Aspergillus niger beta-Glucosidase Has a Cellulase-like Tadpole Molecular Shape INSIGHTS INTO GLYCOSIDE HYDROLASE FAMILY 3 (GH3) beta-GLUCOSIDASE STRUCTURE AND FUNCTION
Data de publicação2013-11-15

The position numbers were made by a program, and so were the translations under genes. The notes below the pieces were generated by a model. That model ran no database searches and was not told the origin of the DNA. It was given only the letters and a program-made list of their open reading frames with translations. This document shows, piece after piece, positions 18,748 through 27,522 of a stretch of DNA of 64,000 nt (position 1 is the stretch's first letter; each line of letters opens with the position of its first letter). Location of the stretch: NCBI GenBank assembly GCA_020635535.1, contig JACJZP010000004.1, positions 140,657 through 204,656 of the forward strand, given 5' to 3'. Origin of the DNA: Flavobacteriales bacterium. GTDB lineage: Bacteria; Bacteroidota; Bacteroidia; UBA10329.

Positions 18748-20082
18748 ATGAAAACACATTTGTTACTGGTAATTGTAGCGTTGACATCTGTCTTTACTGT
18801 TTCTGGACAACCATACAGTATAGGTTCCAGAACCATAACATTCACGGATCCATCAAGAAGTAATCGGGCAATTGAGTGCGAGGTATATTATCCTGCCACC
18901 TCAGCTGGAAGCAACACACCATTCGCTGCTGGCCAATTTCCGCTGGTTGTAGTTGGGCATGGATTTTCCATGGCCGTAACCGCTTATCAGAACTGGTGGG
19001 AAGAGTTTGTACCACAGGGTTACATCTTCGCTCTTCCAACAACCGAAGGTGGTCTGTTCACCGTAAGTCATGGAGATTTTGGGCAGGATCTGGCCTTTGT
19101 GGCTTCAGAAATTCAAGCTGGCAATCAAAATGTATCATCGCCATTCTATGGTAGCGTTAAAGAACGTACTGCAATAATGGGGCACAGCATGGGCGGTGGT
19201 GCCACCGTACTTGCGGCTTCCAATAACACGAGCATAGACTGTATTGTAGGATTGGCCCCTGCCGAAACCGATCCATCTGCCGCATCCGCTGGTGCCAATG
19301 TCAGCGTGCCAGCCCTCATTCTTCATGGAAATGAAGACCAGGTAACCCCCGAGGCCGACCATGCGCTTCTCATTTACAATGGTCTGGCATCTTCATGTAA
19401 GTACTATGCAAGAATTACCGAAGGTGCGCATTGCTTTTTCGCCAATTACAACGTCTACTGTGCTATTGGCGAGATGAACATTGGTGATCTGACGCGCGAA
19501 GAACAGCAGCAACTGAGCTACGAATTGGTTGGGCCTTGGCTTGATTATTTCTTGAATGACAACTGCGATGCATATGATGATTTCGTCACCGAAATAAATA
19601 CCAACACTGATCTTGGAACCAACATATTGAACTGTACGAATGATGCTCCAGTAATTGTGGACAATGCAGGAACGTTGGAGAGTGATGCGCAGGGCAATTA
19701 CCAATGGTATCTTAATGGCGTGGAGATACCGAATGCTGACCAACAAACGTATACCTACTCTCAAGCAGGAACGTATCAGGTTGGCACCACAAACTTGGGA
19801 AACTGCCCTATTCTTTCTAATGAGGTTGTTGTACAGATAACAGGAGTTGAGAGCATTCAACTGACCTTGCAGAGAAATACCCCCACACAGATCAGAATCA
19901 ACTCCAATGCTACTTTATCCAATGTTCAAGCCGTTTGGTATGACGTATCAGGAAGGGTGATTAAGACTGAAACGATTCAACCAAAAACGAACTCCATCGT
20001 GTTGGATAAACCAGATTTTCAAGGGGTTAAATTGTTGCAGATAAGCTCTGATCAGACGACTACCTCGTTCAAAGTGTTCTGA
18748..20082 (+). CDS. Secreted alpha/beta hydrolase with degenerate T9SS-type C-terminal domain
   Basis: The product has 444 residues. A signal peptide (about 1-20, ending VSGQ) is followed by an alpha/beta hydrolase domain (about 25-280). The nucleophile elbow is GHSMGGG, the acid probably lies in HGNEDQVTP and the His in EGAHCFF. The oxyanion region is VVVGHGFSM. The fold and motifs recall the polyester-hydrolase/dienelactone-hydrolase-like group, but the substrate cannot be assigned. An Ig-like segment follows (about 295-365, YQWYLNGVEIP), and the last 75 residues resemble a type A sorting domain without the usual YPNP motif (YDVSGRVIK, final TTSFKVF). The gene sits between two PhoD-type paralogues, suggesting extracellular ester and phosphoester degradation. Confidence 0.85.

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Background: -Glucosidase completes cellulose enzymatic hydrolysis by releasing glucose from cellobiose. Results: SAXS experiments revealed that Aspergillus niger -glucosidase has a cellulase-like tadpole molecular shape, uncommon to enzymes that act on the soluble substrates. Conclusion: We show that AnBgl1 N- and C-terminal domains are linked by a long extended linker. Significance: Understanding AnBgl1 architecture is useful for comprehension of the enzyme-cell wall interaction and the process of biomass saccharification. Aspergillus niger is known to secrete large amounts of -glucosidases, which have a variety of biotechnological and industrial applications. Here, we purified an A. niger -glucosidase (AnBgl1) and conducted its biochemical and biophysical analyses. Purified enzyme with an apparent molecular mass of 116 kDa forms monomers in solution as judged by native gel electrophoresis and has a pI value of 4.55, as found for most of the fungi of -glucosidases. Surprisingly, the small angle x-ray experiments reveal that AnBgl1 has a tadpole-like structure, with the N-terminal catalytic domain and C-terminal fibronectin III-like domain (FnIII) connected by the long linker peptide (approximate to 100 amino acid residues) in an extended conformation. This molecular organization resembles the one adopted by other cellulases (such as cellobiohydrolases, for example) that frequently contain a catalytic domain linked to the cellulose-binding module that mediates their binding to insoluble and polymeric cellulose. The reasons why AnBgl1, which acts on the small soluble substrates, has a tadpole molecular shape are not entirely clear. However, our enzyme pulldown assays with different polymeric substrates suggest that AnBgl1 has little or no capacity to bind to and to adsorb cellulose, xylan, and starch, but it has high affinity to lignin. Molecular dynamics simulations suggested that clusters of residues located in the C-terminal FnIII domain interact strongly with lignin fragments. The simulations showed that numerous arginine residues scattered throughout the FnIII surface play an important role in the interaction with lignin by means of cation- stacking with the lignin aromatic rings. These results indicate that the C-terminal FnIII domain could be operational for immobilization of the enzyme on the cell wall and for the prevention of unproductive binding of cellulase to the biomass lignin.